“There are not enough conclusive facts to know if someone stole it”

I was fuelled with anger. I started to doubt my eyesight, so I took a photograph of the crumbs and sent it his way. Spoiler: we did not share more than 10 words to one another for the rest of the year. I highly recommend for everyone to NOT be like this flatmate as nobody will appreciate you and you will just become a nuisance.

A double-layer chocolate truffle cake
Source: Wikipedia

Step 2: Label your food products! 

How to stop your flatmates stealing your food: label them! Of course, this is a very normal thing to do in households up and down the country. One of my flatmates thought that having his name plastered across his milk would stop people from stealing it. I have to commend his efforts; it was a good idea. Unfortunately, it never stopped me from using it to pour across my cereal and to make my endless cuppas. I was tempted to do the same, but it felt very pathetic and very pointless. If you have made it this far into the article, then you can gather that throughout my first year I was not only fighting a battle with my assignments, but I was also fighting a hunger battle of who could steal the most without getting noticed or what state am I going to find the fridge today! It was a very fun battle to be a part of. I think it has taught me a few things about how some ‘adults’ are not real adults. It proved to me that university is most definitely a simulation…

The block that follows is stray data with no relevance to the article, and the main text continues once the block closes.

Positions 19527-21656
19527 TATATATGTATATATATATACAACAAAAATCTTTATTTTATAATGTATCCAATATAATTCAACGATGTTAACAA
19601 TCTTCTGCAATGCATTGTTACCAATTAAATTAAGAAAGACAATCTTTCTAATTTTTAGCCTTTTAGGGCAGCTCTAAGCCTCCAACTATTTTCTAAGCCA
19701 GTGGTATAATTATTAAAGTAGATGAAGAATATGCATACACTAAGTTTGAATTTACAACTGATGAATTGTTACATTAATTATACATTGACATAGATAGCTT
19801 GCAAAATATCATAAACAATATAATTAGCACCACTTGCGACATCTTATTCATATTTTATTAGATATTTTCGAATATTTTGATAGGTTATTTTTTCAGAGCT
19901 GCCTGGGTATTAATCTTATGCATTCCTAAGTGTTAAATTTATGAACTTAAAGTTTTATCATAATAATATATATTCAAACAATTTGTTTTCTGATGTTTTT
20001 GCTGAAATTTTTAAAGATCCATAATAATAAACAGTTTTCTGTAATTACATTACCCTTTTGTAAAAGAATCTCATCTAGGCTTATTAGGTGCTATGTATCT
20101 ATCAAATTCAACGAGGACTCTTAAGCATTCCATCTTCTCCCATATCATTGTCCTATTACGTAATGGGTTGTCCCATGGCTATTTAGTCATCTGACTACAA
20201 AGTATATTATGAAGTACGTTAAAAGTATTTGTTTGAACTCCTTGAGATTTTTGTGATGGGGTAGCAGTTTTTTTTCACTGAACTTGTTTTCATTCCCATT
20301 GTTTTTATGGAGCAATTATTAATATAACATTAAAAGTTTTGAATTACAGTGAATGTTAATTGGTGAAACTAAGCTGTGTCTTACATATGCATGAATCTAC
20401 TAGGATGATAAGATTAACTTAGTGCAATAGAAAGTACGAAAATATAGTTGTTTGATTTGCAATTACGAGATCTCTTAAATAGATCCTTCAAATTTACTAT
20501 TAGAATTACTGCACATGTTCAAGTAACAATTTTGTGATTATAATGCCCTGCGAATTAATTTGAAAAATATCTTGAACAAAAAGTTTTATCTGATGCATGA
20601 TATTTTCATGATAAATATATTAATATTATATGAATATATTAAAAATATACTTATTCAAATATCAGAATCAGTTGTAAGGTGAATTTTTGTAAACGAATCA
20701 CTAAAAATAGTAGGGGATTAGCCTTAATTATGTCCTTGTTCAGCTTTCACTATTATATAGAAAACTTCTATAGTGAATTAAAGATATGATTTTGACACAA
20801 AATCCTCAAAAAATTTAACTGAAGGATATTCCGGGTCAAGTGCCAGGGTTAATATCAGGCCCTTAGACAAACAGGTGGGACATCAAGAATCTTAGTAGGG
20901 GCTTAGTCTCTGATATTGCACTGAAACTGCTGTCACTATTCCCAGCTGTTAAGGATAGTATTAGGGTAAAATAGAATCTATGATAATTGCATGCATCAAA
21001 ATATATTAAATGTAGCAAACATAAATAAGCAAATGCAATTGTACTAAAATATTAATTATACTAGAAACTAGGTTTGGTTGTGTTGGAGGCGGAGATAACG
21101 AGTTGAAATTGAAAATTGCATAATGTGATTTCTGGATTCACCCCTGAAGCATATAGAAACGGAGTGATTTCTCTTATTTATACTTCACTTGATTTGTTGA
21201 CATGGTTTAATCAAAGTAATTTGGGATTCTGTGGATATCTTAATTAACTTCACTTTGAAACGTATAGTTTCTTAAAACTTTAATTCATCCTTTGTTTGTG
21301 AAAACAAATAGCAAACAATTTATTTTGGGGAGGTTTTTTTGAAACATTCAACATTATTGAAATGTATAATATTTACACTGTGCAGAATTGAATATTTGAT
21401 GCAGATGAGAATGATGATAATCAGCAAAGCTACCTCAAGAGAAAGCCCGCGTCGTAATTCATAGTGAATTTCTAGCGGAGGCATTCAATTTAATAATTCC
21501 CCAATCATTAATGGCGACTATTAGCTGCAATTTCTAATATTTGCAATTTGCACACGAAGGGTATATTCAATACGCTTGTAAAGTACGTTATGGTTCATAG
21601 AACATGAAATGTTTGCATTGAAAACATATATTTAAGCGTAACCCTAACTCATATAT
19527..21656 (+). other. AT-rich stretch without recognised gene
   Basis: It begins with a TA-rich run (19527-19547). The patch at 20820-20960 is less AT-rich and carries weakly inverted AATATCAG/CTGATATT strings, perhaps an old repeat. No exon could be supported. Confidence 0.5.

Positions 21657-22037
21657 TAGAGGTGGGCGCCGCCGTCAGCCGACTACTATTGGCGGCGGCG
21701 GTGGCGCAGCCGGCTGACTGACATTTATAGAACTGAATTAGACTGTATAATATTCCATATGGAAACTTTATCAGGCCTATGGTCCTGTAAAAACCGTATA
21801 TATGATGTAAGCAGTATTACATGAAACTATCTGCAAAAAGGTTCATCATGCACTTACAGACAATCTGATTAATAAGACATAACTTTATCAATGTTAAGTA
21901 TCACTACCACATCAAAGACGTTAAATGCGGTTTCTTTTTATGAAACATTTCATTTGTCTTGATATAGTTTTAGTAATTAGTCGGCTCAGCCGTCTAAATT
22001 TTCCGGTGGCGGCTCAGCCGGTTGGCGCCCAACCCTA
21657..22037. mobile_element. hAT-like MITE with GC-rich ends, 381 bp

Step 3: Buy a mini fridge for your room